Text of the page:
NRA board members grew increasingly concerned about whether they were getting their money’s worth from their long time advertising and PR firm; according to financial documents cited in The New Yorker, the NRA paid Ackerman McQueen just under $41 million in 2017 for ads that often just involved a logo. North is also an employee of Ackerman McQueen.
NRA board members have grown increasingly concerned about whether they were getting their money’s worth from their long time advertising and PR firm; according to financial documents cited in The New Yorker, the NRA paid Ackerman McQueen just under $41 million in 2017 for ads that often just involved a logo. North is also an employee of Ackerman McQueen.
North had sent a letter to the NRA board contending that the NRA had paid for, through a vendor, more than $200,000 of clothing purchases by LaPierre, according to the Wall Street Journal.
Additionally, there is an issue that the NRA has been delving into topics that have nothing to do with gun education and rights. Some members claim the NRA has compromised its values and is more aligned with politicians and enamored of power than its membership.
As a non-profit, they could be in trouble, if its found they are ignoring their primary mission and working in politics.
New York State could close down the NRA entirely by moving for dissolution if found that they are not following the law. As a nonprofit chartered in New York, the NRA falls under New York law and the purview of the NRA-hating NY Attorney General. She has frequently expressed her desire to tear down the organization, and has been signaling a pending investigation into NRA finances.
Hannity Wants to Leave FoxNews to Work for TrumpTV
The timing of Sean Hannity’s potential departure from Fox News matches up with Trump’s possible exit from the White House if he loses in 2020. Trump TV was an idea that was kicked around by the Trumps when they expected to lose the 2016 election, so it is almost too perfect that Trump TV could put into action if Trump gets booted out of the White House next year.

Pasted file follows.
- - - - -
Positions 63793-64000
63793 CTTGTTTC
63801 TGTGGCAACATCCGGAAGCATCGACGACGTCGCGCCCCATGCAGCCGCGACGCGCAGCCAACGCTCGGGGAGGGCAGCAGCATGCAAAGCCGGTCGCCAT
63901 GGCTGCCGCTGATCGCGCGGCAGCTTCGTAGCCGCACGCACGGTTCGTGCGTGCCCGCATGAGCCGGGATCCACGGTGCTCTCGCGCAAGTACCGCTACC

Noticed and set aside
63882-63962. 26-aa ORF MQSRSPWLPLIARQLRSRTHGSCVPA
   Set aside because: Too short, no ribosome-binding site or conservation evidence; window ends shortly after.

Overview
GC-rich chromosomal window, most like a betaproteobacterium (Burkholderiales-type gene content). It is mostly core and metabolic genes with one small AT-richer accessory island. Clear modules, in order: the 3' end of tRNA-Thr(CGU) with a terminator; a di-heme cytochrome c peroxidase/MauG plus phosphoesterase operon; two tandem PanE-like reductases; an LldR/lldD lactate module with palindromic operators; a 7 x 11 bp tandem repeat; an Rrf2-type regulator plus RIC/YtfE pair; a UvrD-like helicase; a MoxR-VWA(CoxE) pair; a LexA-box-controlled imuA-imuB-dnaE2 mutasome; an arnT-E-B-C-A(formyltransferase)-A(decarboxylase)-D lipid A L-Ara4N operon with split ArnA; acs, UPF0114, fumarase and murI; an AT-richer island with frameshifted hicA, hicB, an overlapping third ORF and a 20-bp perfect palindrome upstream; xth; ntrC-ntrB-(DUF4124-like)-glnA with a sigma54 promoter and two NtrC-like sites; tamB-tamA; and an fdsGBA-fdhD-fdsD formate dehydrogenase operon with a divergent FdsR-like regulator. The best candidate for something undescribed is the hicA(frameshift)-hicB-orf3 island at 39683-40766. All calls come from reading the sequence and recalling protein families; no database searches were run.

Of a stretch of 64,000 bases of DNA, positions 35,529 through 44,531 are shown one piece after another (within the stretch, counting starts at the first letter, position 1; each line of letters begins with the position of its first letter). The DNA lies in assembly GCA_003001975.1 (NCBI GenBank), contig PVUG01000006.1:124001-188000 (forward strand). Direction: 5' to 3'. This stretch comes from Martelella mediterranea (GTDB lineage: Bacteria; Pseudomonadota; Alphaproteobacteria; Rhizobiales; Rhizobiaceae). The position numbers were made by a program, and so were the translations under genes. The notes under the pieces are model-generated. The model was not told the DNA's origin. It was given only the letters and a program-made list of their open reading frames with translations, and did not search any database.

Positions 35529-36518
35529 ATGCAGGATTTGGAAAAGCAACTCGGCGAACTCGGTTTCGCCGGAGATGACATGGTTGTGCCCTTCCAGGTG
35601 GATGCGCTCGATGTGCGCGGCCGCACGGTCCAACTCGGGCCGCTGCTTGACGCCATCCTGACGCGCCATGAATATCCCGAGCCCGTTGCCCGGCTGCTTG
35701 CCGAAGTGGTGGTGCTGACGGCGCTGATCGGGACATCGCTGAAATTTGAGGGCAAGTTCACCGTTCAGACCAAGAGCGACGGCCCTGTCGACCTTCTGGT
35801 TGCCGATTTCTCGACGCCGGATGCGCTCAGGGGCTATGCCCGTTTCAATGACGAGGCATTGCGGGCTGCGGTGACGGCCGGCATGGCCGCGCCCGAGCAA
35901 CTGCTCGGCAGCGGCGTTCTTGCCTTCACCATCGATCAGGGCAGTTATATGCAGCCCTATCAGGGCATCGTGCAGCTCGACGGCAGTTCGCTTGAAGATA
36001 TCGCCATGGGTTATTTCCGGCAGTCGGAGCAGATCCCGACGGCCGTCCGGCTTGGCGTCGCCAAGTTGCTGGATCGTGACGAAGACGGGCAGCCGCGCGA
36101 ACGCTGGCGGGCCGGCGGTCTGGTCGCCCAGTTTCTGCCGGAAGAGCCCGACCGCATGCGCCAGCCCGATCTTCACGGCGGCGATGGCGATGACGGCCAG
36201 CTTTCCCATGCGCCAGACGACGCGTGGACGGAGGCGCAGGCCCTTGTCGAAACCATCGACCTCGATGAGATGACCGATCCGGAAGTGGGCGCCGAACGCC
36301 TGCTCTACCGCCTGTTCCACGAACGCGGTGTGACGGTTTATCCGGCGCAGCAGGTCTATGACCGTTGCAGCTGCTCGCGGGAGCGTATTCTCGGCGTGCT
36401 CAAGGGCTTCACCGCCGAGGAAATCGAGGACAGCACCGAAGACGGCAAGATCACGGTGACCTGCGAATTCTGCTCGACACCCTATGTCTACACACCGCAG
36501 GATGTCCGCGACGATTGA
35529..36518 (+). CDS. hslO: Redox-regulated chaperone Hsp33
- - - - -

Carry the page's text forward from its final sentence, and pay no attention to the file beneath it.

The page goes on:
As Fox News continues to lose key members of its team, all eyes are now on Sean Hannity, who remains one of the last stars standing from the network’s primetime lineup. Hannity a few months ago tweeted an article denying reports that he was working on his exit strategy — but now seems to be confirming he no longer wants to be there.
According to sources, Hannity is still angry over the Murdochs’ firing of Fox News C.E.O. Roger Ailes and co-president Bill Shine, Hannity’s close friend and former producer. Hannity believes the Murdochs are out to get Trump. “Hannity told Trump last year that the Murdochs hate Trump, and Hannity is the only one holding Fox together,” a source who heard the conversation told me. Hannity has told friends that he intends to leave Fox when his contract expires in early 2021, two people who’ve spoken with him said.
A Fox News staffer told Vanity Fair, “Sean doesn’t feel supported. He has no relationship with Lachlan [Murdoch]. According to HillReporter: Sean thinks, Wait a second, I was hired to get ratings and I get ratings, but now people are embarrassed about me? He feels Fox spends a lot of time supporting Shepard Smith but his show makes no money. That’s annoying to him.”
Trump’s own TV network was dreamed of as a challenger to Fox News. There could be no better way to challenge Fox for their own viewers than to poach their highest rated host. The Fox News dominance of conservative media is close to splintering. Fox can’t afford to lose many more advertisers, and if their pro-Trump hosts bolt, Fox News as we know it could be dead and gone.
Trump death touch is killing everything on the right, potentially including Fox News.